The Indiana Pacers haven't been officially eliminated from the NBA playoffs just yet, but it's hard to see any way for them to avoid that fate after watching them drop a critical Game 5 at home to the Atlanta Hawks.
Atlanta took a 3-2 lead with the 107-97 win, and while plenty of teams have overcome a 3-2 deficit, the Pacers' performance on Monday didn't provide any reason to believe they'll be the next one.
Sure, we saw what appeared to be signs of life in Indy's fourth-quarter run. It cut the Hawks' once-massive advantage to single digits behind a little small ball and a lot of desperation. But undersized lineups reliant on Chris Copeland aren't really signs of life.
They're last gasps.
The Pacers have become a different team entirely over the past few months. Gone is the gritty, bruising bunch that surged out to the NBA's best record on the strength of a historically stout defense. The 50-plus games Indiana spent as the league's biggest bully feel like they never even happened.
|Indiana Pacers Season Segments|
|First 50 Games||102.4||94.0||+8.4||39-11|
|Final 32 Games||100.1||101.0||-0.9||17-15|
Now, the Pacers can't score. Now, the Pacers can't stop the offense of a No. 8 seed that finished the regular season six games under .500. Now, Roy Hibbert—once the anchor of an elite defense—finishes do-or-die playoff games with zero points and zero rebounds.
The Hawks took advantage of a broken opponent by playing with confidence and exploiting a stylistic mismatch many saw coming. They deserve loads of credit for stomping on a foe before it could get up off the mat.
And while it's hard to pick out the moments when it looked worst for Indiana in Game 5 (because there were so, so many of them), here's a rundown of what went wrong in the Pacers' latest embarrassing loss.
By the way, these breakdowns double as reasons to doubt the Pacers will recover in time to avoid a first-round exit.
There was an audible groan at Bankers Life Fieldhouse when Roy Hibbert couldn't cram home an easy bucket just two minutes into the first quarter. Nobody is saying an easy slam would have erased the months of statistical misery Hibbert has endured, but it couldn't have hurt.
He couldn't put down an uncontested left-handed dunk, one of just two shots he'd attempt on the night.
In all, Hibbert played 12 minutes and failed to record a point or rebound. ESPN's Kevin Pelton pointed out Hibbert's harder-to-detect value, but at this point, fishing for small samples that show Hibbert to be a positive influence feels like a waste of time.
If you're watching the games, you know he's done as a meaningful contributor—at least for the foreseeable future. His horrible night wasn't an outlier; it was the continuation of an ugly trend that now seems completely irreversible.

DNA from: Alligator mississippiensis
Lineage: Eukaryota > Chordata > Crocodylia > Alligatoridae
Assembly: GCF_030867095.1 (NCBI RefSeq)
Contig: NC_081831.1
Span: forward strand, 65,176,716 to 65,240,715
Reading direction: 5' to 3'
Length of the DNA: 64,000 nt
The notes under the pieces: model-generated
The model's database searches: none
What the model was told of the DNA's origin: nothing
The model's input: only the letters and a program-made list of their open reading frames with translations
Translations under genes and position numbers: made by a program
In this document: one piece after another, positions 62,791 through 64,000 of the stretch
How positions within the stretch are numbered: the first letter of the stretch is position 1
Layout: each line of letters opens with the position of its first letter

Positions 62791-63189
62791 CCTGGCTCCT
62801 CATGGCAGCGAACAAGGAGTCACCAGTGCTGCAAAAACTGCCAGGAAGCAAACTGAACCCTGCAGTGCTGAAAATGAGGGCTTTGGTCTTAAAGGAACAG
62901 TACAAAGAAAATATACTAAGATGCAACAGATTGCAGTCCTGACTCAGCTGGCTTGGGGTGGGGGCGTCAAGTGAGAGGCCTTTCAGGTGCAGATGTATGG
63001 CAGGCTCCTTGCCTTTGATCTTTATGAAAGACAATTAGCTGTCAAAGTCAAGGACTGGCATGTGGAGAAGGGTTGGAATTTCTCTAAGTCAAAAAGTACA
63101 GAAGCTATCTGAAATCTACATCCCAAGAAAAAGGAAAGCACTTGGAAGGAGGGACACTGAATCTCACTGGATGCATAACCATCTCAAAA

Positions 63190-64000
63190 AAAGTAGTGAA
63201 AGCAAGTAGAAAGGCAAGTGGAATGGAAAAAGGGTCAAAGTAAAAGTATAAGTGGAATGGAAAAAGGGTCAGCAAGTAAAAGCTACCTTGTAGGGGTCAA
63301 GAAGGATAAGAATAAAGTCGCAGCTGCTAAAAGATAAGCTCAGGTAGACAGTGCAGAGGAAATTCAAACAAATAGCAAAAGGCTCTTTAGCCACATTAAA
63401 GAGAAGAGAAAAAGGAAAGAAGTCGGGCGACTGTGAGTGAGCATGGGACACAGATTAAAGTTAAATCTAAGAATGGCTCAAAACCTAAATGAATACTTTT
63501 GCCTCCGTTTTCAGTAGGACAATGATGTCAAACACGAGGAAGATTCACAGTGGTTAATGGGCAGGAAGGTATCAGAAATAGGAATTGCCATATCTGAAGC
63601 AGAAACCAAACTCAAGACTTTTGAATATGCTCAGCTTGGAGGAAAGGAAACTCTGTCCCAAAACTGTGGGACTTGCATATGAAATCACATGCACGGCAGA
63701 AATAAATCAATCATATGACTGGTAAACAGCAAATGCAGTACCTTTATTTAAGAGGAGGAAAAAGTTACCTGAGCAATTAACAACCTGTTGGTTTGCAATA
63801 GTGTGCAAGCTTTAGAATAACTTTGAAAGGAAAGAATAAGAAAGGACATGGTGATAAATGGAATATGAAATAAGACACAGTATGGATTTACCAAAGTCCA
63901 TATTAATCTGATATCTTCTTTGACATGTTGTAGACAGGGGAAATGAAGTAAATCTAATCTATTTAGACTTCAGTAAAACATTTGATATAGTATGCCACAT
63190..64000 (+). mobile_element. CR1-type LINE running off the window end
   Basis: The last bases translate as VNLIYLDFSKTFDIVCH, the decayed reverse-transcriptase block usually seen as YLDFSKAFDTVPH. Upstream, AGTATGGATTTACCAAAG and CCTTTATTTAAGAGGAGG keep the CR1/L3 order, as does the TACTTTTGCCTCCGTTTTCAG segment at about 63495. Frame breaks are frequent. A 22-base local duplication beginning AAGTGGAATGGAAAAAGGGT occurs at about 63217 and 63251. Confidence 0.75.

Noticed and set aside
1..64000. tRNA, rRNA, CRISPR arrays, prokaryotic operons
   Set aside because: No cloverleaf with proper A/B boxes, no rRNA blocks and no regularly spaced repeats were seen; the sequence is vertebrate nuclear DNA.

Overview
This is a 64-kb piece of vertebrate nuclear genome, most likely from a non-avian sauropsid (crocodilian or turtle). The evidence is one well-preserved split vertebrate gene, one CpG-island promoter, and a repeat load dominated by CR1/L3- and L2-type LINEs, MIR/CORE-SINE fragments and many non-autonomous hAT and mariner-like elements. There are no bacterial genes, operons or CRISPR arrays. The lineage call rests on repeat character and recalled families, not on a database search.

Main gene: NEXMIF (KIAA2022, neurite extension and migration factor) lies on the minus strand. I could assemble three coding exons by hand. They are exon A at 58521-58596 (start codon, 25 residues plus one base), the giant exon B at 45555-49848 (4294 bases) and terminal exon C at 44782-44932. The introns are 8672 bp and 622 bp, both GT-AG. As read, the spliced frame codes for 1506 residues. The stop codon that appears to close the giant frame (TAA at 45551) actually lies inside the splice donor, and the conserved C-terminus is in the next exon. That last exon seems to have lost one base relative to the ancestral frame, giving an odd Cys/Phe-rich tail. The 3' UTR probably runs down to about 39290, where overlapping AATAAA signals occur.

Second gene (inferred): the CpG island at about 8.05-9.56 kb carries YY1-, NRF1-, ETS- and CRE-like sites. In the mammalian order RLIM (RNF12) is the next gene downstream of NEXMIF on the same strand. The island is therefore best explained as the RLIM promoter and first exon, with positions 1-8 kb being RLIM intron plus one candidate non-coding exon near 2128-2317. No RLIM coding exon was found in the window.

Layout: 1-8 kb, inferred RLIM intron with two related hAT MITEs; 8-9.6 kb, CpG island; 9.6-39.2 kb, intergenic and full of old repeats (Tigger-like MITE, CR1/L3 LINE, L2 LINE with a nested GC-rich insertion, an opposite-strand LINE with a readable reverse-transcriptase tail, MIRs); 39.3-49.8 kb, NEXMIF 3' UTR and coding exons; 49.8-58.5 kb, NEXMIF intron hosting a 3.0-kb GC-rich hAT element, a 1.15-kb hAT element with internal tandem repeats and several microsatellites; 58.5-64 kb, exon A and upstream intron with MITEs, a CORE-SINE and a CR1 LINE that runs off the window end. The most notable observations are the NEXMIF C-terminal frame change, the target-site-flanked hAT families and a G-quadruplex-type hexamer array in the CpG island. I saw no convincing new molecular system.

The Killer Quarter
The next low point (remember, there were more than a few) came when Hawks forward Mike Scott completely lost consciousness against Indiana's forgetful defense.
He buried five threes in the second quarter as the Pacers couldn't do anything to stop Atlanta's lead from swelling. The Hawks blitzed Indiana with pace and space, drilling shot after shot while also tracking down loose balls and creating extra possessions.
Seeing no other option, Paul George tried to do a little too much in his efforts at a counterattack. He tossed up contested jumpers, turned the ball over and generally played like a guy desperate to save his team all by himself.
He couldn't, and even the fans in his home arena turned on him—well, one vocal fan anyway.
George finished with a phenomenal line of 26 points, 12 rebounds, six assists and six steals on 9-of-16 shooting. He wasn't the problem. But as the superstar of the franchise, he'll take a lot of heat going forward.
Things were bad—so bad, in fact, that many observers started asking the bigger questions. You know, the ones we'll be trying to solve after Indiana inevitably completes its collapse in the very near future.
Overstating the impact of that second quarter is almost impossible. It was historic:
It was also responsible for a very pretty shot chart...if you're into green:
From there, the game was essentially over.
The Pacers put together the aforementioned fourth-quarter spurt, but the hole they'd dug was far too deep. And Lance Stephenson's poetic wedgie served as a symbol of how even the simplest tasks (open layups) have become painfully difficult for this Pacers team.
Indiana must now win back-to-back games to avoid elimination, something it hasn't done since vanquishing the mighty Detroit Pistons on March 15 and the formidable Philadelphia 76ers on March 17. That's more than a month without two straight wins, for those without a calendar.
For the optimists out there, go ahead and cling to the aforementioned fourth-quarter burst. But if we really think about it, is that "too little, too late" run actually a positive sign at all?
Top seeds aren't supposed to have to "find something" just to be competitive in a must-win game at home against a No. 8 seed. A gimmicky lineup that completely throws the team identity out the window is a desperate move that screams one thing, loud and clear: These Pacers don't know who they are anymore.
It's funny how three consecutive months of infighting and losing have a way of obscuring a team's self-image.
The Pacers are a far cry from the team they once were, and it's now obvious that nobody—not Frank Vogel, not George and certainly not Hibbert—knows how to push that magic button that will restore them to their former dominance.
You can wait for the buzzer to sound on Indiana's wasted season if you want. But if you'd like to save a little time, go ahead and presume Indiana dead right now.
There hasn't been a real sign of life for a very long time.